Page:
Beyond the headlines, how are the real risks of Zika changing as mosquito season approaches? Here’s what you need to know about prepping for a new round of vector-borne illnesses.
We are all concerned about the Zika epidemic. So far in the continental United States, we have primarily seen imported cases. But as temperatures rise and mosquitoes become more prevalent, we should start to see an up-tick in locally-acquired cases.
As emergency physicians, the most common questions we get about Zika are “What is the real risk of Zika and what can we do to prevent it?” The risk of contracting Zika, of course, depends upon exposure to the mosquitoes carrying the virus and upon the measures taken to combat mosquito bites. Currently there is a low likelihood of contracting Zika within the continental U.S. Furthermore, the risk of developing a severe illness due to Zika infection is quite low as it is typically a mild illness with fever, rash, joint pain, and conjunctivitis. There are, however, two major complications associated with Zika infection. A small number of people infected with Zika virus will develop Guillain–Barré syndrome (GBS), and infected pregnant women run the risk of having fetal anomalies including microcephaly.
The Aedes aegypti mosquito, which carries Zika, is found in the continental U.S. and can also spread yellow fever, dengue, and chikungunya. Prior to April 2015, Zika had not been seen in the Americas, but since that time it has rapidly spread upward from Brazil and there are now cases throughout South and Central America. Conventional thought is that the Zika virus was imported to the Americas by travelers to the 2014 FIFA World Cup in Brazil.
Zika’s origins have caused concerns for this upcoming summer, when literally millions of international travelers will descend upon Brazil for the Summer Olympics. Thankfully, the Games will take place in Rio de Janeiro, which is undergoing a massive mosquito eradication effort, and they’ll commence during Brazil’s winter, when temperatures are cooler. That said, the International Olympic Committee is still recommending that pregnant athletes not attend the games at all this summer.
The bottom line is this: millions of people will be traveling to Brazil for the Olympics and subsequent Para-Olympics. Most will not be limited to staying within Rio and may journey throughout the country before returning home. Those returning to the U.S. will arrive during prime mosquito season. If they carry the virus, they risk introducing it into the U.S. mosquito population. Since most people infected with Zika have mild to no symptoms, they will not realize they are potentially infectious.
As there is no treatment or vaccine currently available for Zika, the primary step in preventing the complications of Zika is to avoid infection. First and foremost, if a patient is pregnant or in a sexual relationship with someone who is pregnant, they should not travel to a Zika affected area. Zika cannot be transmitted by respiratory droplets, but it can be transmitted by sexual contact. The virus can be detected in the blood of infected persons for up to one week; however, there does not appear to be a risk to future pregnancies. If you are pregnant and you must travel to an area of Zika transmission, reduce your chance of infection by preventing mosquito bites and by using condoms.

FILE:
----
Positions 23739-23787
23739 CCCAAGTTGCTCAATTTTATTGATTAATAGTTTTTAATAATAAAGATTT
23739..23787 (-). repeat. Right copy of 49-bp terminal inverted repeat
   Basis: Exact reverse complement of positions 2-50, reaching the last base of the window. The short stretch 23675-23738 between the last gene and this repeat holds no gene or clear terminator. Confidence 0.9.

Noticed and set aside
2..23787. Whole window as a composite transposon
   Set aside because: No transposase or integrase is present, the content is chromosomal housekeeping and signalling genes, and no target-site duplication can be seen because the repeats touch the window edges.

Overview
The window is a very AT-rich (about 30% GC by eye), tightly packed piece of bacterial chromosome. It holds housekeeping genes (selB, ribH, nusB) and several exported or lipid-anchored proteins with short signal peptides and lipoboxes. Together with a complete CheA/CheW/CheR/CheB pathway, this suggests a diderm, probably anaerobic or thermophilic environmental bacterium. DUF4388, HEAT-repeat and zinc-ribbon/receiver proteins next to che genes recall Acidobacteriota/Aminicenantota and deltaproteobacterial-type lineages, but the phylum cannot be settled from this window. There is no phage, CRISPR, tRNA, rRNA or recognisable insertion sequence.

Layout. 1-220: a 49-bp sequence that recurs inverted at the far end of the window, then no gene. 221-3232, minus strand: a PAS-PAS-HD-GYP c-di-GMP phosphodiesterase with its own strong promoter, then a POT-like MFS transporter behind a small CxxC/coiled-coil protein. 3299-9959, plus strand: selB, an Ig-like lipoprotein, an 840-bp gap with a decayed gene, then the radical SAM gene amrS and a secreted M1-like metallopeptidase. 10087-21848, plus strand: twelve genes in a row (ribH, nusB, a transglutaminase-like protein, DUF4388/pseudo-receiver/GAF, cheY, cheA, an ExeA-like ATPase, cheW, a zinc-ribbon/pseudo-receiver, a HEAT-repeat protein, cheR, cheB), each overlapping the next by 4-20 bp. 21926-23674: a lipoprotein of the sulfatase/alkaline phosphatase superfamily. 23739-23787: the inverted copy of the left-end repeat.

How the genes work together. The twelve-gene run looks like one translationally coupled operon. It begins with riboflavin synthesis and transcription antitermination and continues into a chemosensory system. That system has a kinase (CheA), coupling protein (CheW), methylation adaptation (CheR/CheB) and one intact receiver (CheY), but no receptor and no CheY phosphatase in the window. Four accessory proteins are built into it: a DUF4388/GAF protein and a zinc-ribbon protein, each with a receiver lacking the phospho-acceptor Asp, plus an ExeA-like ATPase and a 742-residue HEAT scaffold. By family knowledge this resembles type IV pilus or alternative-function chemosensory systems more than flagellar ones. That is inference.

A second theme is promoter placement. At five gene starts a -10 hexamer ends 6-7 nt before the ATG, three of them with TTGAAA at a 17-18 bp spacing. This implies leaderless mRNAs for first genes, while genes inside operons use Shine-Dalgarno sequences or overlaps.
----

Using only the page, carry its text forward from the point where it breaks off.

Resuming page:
Bug spray is an important adjunct to preventing mosquito bites. The most effective mosquito sprays are those containing DEET, picaridin or lemon eucalyptus oil. Although higher concentration or time-release formulations of DEET and pircaridin-containing sprays will last longer, all mosquito repellents need to be applied frequently. If using lemon eucalyptus oil, you must cover all exposed skin since, unlike DEET, it has no repellent activity in areas where it has not been applied. You can also pretreat your clothing, tents and sleeping sheets or bags with permethrin. Permethrin, a spray that can be applied to cloth, will last months and through multiple washings. It is safe for infants, young children and pregnant women. Clothes with factory impregnated permethrin are available from several companies that specialize in outdoor clothing.
Other precautions to help decrease the risk of contracting Zika include wearing pants and loose-fitting, long-sleeved shirts, and draining any areas of standing water that may act as a mosquito breeding grounds.
Again, remember that most people with a Zika infection have limited symptoms. Therefore, if you are returning from a Zika area, assume you have the virus for two weeks after your return and take precautions to prevent transmission via mosquitos or body fluids.
One of the most important things to understand about Zika is that Zika, dengue, and chikungunya are all viruses that are spread by the same mosquito. On initial presentation, all of these diseases may look quite similar with fever, a rash and arthralgias. The difference is that Zika is, for the most part, a mild disease that is dangerous only to pregnant women and the few who develop GBS. Chikungunya also has a low mortality, but the pain from the arthralgias can last for years and be devastating an d it can make young children very ill. Dengue can develop symptoms ranging from a mild illness to death. Dengue is responsible for thousands of deaths each year worldwide. An epidemic in the U.S. could be devastating.
Protecting yourself and your family from mosquitoes – and educating your patients – is critical to decreasing serious illness during the warmer months ahead.